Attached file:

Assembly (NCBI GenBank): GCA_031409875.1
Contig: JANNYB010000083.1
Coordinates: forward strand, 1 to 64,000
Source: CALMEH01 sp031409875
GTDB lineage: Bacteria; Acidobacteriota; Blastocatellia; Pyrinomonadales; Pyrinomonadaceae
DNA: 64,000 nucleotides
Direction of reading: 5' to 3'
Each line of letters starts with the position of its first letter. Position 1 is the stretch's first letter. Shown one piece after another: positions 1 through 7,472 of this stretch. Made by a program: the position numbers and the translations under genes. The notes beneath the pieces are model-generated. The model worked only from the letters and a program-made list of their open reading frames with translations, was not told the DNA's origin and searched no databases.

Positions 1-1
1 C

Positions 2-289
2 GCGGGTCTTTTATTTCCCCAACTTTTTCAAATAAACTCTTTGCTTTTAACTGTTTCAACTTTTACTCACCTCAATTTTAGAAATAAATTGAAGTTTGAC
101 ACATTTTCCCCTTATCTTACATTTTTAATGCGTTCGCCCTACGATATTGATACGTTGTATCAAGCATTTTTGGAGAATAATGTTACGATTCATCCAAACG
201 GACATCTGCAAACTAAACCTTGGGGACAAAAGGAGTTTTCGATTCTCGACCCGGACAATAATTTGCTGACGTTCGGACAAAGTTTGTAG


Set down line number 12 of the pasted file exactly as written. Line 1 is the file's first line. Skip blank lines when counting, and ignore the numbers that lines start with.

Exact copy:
2 GCGGGTCTTTTATTTCCCCAACTTTTTCAAATAAACTCTTTGCTTTTAACTGTTTCAACTTTTACTCACCTCAATTTTAGAAATAAATTGAAGTTTGAC